2016 for the Gulf: A Farewell to State Generosity and Social Welfare?

“I hope and believe that better times are coming and (…), in the years to come, see Bahrain once more restored to a position of wealth and prosperity. It is possible, for instance, that the discovery of oil may improve the financial position of the state” – Political Agent Percy Gordon Loch – in a speech delivered on behalf of the Viceroy of India during the in the succession ceremony of Hamad bin Isa bin Ali Al-Khalifa as ruler of Bahrain. 9 February 1933.

The discovery of oil in Bahrain in 1932 was glad tidings for a new era to the Arabian Peninsula and the Trucial States sheikhdoms, which at that time, were considered the poorest in the world. The discoveries occurred consecutively across the other sheikhdoms: Saudi Arabia (1938), Qatar (1939), Abu Dhabi (1954), Oman (1964) and Dubai (1966).

The ruling dynasties in the Middle East were not aware of the vital role of oil and the region until the October 1973 war; they used oil as a weapon and embargoed its exportation to the countries classified in the “opponent camp”. This was a turning point in the international relations and a change in the balance of power. Oil prices, as a result, skyrocketed and thus a fiscal surplus was incorporated in the economies of oil states. For example, in the year 1974 alone, oil revenues of the Kingdom of Saudi Arabia exceeded $22 billion compared to a total of $16 billion collected throughout the 20 years earlier. As years passed, revenues increased and surpluses accumulated.

More Oil, More Gain

Oil, alone, put the Gulf countries on the roster of rentier states and granted the ruling elites in these countries abundant, effortless wealth. The said wealth contributed to changing the traditional norms of the sheikhdoms and establishing the paradigm of modern Gulf States, which presided at global development indicators, and outperformed their neighboring countries in education, health and public services.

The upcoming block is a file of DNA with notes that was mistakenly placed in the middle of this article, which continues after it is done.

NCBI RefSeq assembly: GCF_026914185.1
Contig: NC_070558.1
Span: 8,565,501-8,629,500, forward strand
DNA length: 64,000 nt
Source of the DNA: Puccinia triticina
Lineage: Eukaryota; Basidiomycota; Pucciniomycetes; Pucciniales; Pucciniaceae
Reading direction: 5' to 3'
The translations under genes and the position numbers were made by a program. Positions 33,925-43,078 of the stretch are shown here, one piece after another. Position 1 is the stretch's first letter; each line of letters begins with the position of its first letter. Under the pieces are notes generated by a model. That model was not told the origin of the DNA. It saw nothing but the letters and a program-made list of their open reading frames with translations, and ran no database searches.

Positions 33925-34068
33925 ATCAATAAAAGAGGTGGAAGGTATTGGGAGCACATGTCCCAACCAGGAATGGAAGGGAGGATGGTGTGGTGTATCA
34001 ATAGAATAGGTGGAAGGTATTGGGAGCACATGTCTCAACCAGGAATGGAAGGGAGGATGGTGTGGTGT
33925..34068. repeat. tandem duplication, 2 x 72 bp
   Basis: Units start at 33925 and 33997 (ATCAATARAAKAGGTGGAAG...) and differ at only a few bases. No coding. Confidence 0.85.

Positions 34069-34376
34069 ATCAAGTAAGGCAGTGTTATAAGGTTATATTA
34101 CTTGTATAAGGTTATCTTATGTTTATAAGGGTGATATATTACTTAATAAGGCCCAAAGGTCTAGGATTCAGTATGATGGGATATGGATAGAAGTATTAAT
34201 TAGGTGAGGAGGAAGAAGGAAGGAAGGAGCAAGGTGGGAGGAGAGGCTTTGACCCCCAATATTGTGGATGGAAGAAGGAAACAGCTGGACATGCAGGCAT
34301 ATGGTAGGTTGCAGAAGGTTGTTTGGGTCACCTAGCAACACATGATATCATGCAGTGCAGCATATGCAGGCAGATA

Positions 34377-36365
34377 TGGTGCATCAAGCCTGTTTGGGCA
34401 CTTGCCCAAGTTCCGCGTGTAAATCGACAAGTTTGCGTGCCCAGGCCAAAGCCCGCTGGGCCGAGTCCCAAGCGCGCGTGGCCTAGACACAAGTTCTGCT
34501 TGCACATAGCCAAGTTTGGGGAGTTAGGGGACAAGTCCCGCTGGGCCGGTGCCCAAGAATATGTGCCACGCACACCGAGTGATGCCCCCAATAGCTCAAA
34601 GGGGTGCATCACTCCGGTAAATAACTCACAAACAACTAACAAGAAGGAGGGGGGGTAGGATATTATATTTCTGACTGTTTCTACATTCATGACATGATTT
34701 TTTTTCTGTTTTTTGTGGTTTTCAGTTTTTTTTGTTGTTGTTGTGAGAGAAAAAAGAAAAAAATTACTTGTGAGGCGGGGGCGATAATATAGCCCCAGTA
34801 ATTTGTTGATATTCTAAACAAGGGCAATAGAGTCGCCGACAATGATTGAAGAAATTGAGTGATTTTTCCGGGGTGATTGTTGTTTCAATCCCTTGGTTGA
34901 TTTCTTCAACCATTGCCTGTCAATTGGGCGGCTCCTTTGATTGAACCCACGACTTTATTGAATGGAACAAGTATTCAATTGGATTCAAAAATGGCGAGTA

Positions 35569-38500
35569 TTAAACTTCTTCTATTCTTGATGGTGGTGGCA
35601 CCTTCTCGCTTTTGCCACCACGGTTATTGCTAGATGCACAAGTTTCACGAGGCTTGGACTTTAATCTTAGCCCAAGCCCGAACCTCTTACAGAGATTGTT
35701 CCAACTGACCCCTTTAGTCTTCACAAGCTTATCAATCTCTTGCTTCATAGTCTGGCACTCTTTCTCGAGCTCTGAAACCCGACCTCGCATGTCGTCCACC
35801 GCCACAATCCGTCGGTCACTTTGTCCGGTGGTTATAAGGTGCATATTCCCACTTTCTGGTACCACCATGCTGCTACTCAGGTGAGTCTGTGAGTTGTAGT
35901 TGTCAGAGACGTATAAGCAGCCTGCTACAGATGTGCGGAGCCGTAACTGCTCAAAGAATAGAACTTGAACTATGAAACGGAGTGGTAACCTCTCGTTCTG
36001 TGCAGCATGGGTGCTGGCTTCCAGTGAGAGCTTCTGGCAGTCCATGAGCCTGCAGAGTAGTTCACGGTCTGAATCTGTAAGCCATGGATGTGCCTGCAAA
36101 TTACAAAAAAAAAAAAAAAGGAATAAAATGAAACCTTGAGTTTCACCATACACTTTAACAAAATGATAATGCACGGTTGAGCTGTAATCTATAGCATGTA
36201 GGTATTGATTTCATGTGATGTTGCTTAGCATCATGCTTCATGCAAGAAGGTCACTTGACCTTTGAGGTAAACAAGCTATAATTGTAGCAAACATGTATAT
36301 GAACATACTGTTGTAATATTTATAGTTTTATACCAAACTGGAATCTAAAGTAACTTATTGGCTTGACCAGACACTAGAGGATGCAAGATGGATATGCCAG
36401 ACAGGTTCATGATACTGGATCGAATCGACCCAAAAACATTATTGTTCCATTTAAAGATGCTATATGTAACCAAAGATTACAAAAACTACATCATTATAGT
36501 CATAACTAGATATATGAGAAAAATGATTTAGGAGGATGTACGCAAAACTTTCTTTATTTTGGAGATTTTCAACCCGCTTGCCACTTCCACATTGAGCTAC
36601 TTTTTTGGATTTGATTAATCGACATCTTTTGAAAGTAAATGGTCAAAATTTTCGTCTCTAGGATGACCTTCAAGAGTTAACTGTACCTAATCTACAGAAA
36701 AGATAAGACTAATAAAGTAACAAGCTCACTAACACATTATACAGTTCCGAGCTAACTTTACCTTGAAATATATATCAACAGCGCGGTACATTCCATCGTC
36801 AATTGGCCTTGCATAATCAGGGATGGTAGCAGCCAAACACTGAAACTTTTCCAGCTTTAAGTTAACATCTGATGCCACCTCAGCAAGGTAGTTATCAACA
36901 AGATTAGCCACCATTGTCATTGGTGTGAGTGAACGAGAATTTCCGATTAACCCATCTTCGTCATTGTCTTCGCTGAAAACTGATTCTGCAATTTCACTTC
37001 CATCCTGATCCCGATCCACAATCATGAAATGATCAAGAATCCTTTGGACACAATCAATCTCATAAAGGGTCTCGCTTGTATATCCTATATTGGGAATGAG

The financial abundance enhanced the policies of supporting fuel and essential food prices, which therefore increased the spending capacity of the Gulf citizens, to whom the government does not bind income taxes. This rentier change was accompanied by the rise of a consuming and dependent society, with fade of internal protest patterns.

The Gulf regimes deliberately sought to maintain their rentier economic status through increasing oil production as much as possible, thus meeting their inherited traditional political habit of “sheikhdom’s generosity” towards its loyalists and allies, while embracing rebels by appeasing them with “Al-Mu’izz Gold”. 

However, with “Al-Mu’izz Sword”, the Gulf States spent more than $100 billion on armament in 2015 solely, which is equal to the spending of Russia, France, Britain or Germany and accounts to double of India’s spending and more than half of China’s. Although the Gulf witnessed three wars in its modern history (The Iraqi-Iranian war 1980-1988, Liberation of Kuwait 1991, Invasion of Iraq 2003), and was not militarily involved in any direct battle, yet the wars cost the Gulf States large amounts of money. Also, the bills coming from supporting Arab regimes or praising Western countries that would move in the direction that best suits Riyadh in precise, or what best meets the mood of other Gulf capitals, remained part of the annexed essential expenditures.